Ella sipped her coffee. It was still early, and she refused to rush as she made up for all those years of staring at painted cinder blocks and file cabinets instead of the blue sky and drifting white clouds. The wind was calm now, as it usually was during the early morning hours, and she intended to savor this moment of peace. By noon, or maybe even before, the gusts could start again, blowing sand and dust everywhere.

Gathering her thoughts, she watched the crows hop around the parking lot outside, looking for crumbs and candy wrappers that still held a hint of flavor. Just beyond them she could see two support posts of a control gate built into the bank of the irrigation ditch. Last night some would-be comedian had slipped an old pair of khaki uniform pants onto the posts, then placed shoes on the ends. At first glance it looked like an officer was headfirst in the ditch. Everyone who'd driven past it on the way into the station had chuckled and commented about it, so it had remained in place for the moment. Later, the conservancy people would probably come by and return it to normal.

Finished with her coffee, she turned, hearing Justine step through the doorway. "Morning, partner," Ella greeted.

Justine nodded, a somber expression on her face. "Nothing's good about it now. Another possible carjacking went down late last night or earlier this morning. This time all hell has broken loose."

"What've we got?" Ella said, automatically reaching for her keys as she dropped the empty foam cup into the wastebasket.

"We've got a homicide too---a soldier who just returned home from Iraq. The officer at the scene ID'd him."

"How'd he die?" Ella grabbed her jacket, and was out the door before Justine had answered.

"Multiple gunshot wounds, according to the officer."

"Do you have a 'twenty' on this?" she asked referring to the location of the crime as they hurried down the hall.

"Just off Highway 64 about three miles west of Rattlesnake," Justine answered. "And we'll have to take your unit. Mine's getting new tires."

Once in the parking lot, they hurried to Ella's unmarked vehicle, Justine taking the keys. As they pulled up to the highway and Justine braked, checking for traffic, they both heard an ominous high-pitched squeal. "It's the dust from yesterday's wind. Smell it in the air? It's starting early today too. The breeze will turn into gusts before noon today for sure and sand will fly everywhere including the brake linings again," Ella said. "I read in the paper that the wind's been getting up to sixty in the afternoons. I hate this kind of weather. Waves and waves of sand, pitting the windshield, settling into the brake lines, even drifting into the gun barrels."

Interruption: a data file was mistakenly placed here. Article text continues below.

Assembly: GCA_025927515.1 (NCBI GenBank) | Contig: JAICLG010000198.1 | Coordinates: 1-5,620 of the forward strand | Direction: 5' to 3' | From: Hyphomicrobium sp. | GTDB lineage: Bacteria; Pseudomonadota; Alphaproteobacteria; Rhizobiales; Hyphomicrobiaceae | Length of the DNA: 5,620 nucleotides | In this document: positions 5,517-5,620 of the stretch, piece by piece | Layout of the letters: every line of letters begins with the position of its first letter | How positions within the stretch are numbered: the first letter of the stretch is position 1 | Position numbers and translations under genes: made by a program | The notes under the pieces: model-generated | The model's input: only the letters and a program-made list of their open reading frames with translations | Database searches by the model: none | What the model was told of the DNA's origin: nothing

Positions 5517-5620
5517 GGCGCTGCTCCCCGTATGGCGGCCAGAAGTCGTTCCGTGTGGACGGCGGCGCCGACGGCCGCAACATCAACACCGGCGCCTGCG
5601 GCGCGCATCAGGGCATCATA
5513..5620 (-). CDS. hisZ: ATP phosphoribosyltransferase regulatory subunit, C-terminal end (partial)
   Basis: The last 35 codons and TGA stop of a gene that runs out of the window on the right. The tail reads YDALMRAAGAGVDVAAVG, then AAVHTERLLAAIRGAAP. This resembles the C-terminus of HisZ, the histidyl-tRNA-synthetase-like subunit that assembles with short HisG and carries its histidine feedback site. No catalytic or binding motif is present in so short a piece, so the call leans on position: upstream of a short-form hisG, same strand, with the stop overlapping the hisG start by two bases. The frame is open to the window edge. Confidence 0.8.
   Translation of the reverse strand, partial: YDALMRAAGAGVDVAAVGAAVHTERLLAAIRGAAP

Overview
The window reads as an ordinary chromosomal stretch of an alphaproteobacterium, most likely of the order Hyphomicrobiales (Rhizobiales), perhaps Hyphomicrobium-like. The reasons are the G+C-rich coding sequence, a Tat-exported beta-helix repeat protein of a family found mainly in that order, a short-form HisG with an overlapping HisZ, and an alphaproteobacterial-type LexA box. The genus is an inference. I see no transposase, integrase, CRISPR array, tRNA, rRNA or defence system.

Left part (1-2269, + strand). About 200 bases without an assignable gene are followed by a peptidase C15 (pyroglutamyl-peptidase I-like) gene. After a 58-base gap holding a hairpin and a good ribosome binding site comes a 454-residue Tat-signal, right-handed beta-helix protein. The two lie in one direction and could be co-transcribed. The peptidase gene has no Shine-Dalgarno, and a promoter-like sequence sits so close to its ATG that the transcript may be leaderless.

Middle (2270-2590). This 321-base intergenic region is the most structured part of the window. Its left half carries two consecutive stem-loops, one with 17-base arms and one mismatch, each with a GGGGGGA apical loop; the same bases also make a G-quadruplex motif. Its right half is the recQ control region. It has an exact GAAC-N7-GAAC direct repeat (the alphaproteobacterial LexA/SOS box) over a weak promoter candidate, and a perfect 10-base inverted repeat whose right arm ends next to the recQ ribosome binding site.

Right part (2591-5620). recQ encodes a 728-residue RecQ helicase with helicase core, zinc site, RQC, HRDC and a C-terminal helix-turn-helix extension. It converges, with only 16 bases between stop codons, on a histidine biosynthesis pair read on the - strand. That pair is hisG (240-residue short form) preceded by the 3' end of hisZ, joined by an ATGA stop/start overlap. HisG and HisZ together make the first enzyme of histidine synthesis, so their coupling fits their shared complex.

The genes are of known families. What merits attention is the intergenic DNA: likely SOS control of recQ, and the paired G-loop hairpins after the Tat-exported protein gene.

"Doesn't do much for your mood, does it, partner?" Justine observed with a wry smile.

"No, it doesn't. I can't stand the constant whistling through the slightest gap in the windows and doors, the sand blasting against your skin . . . not to mention evidence flying everywhere."

"Some say that Wind carries information. You just have to listen carefully," Justine said.

"Now you sound like my brother. Clifford knows all the stories. It's part of what makes him a good medicine man. He says that Wind has supporting power---that if I tune myself in to it, rather than become its adversary, I'd get farther. But I still hate the taste of sand in my mouth, and since Wind puts it there . . ."

Justine laughed.

Ella turned down the volume of the police radio. Today, it was mostly static and garbled transmissions. Another of Wind's side effects on obsolete equipment. The budget increases had targeted additional staff and facilities, not equipment, unfortunately. "What else did you get on this latest crime?"

"Officer Mark Lujan called it in just a few minutes before I came into your office," Justine answered. "He found the body down a side road near a cattle guard. It was visible from the highway. Most of the traffic this time of day goes toward town instead of away, so apparently nobody coming into work saw it across the road. Lujan was on his way west toward Beclabito."

Ella nodded. "I'm familiar with that stretch. It's pretty desolate out there past Rattlesnake. Just a few houses here and there down toward the river, and you really have to look for them. Most are earth-toned and they blend into the landscape, except for the generic red tar paper roofs."